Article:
Adventures in Cake – Easter 2013


I am making it a tradition to make a cake in my lamb mold for Easter dinner. Some might call it an obsession, but I am going with tradition. My grandmother (my mom’s mother) made a lamb cake most years when I was a kid and I like continuing the tradition. I don’t remember Grandma ever talking about having any trouble baking her cake, or with it sticking to the pan. Not sure what that says about my cooking skills, but I’ll leave it to you to draw conclusions.

My mother did mention this year that she isn’t sure that the pan I have is the one Grandma had. She has a vague memory that Grandma had a cast iron pan, which has long disappeared. That might explain the problems I have getting my cake baked evenly – the pan I have is thin aluminum. Cast iron would heat more evenly than my pan does.


But pans aside, I am still in search of the perfect cake recipe to bake in my lamb mold. I want the cake to have enough structure to stand up, but to still be moist. It is a fine line that I am trying to walk, and it is still a work in progress. I think the lamb shape works against me every year – baking it long enough to get the middle done dries out the edges. This year I used an eight-yolk cake from “Joy of Cooking.” I had yolks left over from making an angel food cake for my mom’s birthday (so many recipes, so little time to post them!). I have made the cake before as a regular layer cake and liked the results – moist, buttery and yellow from all the egg yolks.


This year I also decided I didn’t want to bake the cake in the closed mold. I thought maybe the large diameter of the middle of the body was working against me. I baked the two halves separately and planned to glue them together with icing for the finished cake. I’m not sure it made a whole lot of difference. The ears, head and rear end all baked faster than the middle and were a little bit dry. If I weren’t worried about the sturdiness of the cake, I would soak the whole thing with sugar syrup to deal with the dryness, but I am afraid that might make the whole thing slump down onto the plate.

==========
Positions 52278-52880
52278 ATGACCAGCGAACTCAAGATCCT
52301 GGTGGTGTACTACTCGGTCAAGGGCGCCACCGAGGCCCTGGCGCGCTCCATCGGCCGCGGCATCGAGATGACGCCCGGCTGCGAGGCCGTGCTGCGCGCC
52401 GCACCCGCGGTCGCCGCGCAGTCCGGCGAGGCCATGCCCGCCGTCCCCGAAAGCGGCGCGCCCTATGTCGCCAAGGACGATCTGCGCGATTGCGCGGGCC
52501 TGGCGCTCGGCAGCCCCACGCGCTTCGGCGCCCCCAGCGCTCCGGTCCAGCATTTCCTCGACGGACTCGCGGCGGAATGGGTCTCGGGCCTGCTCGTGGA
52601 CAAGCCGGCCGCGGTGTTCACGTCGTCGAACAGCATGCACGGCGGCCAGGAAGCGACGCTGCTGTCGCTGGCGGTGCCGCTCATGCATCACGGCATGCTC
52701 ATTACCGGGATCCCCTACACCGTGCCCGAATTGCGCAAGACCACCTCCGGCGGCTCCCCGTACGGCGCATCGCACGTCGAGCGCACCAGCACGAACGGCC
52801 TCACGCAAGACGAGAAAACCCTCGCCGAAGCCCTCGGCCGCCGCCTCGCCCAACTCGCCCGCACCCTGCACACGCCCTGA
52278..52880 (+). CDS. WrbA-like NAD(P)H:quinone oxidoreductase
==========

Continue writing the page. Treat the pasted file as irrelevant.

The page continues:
I repeated last year’s grease job with melted shortening, though I must not have been as diligent with the shortening, as one ear and the head on the back half stuck in the pan.


For a bit I thought I wasn’t going to get the back half of the lamb to come out of the pan at all. Better to lose the head than to have to dig the whole thing out in pieces, I guess.


I was able to stick everything back together with icing. And the lamb survived the night intact, unlike last year. See last year’s results in the pictures below.


The cake was fragrant with vanilla, the cream cheese icing was all I could wish for and everyone was impressed that it held together without the benefit of skewers.


Somehow though, everyone will remember last year’s reattached head a lot longer than this year’s (relative) success. It’s funny how failures become family stories and successes are just tasty desserts.

Adventures in Cake

Baked cake, ready for icing.

When we were growing up, my brother and I loved the years when our grandmother made a lamb cake for Easter. It always looked so cool, standing up on its plate of green coconut grass, with jelly beans scattered around it. I can’t remember what kind of cake she used, or what kind of icing, other than white, but it was always a treat for us kids.

Fast forward to now – I have the mold Grandma used, but sadly never asked her what cake recipe she used in it. So I have been on a quest for the last few years to figure out what kind of cake works best. I have tried pound cake, yellow cake, chocolate cake and this year, carrot cake. Some years it is dry, some years I have trouble getting the middle done and this year – well, read on!

I was determined the cake wouldn’t stick at any point, so I melted shortening and carefully brushed it into every crevice of both halves of the mold. Then I carefully dusted the whole thing with flour. Now onto the cake…which has about 1000 ingredients. I’m kidding, but it does involve a lot of measuring and every measuring cup and spoon in the drawer, I think. Don’t let this turn you off from trying it – it is a deliciously spicy carrot cake that is moist, and low fat in the bargain.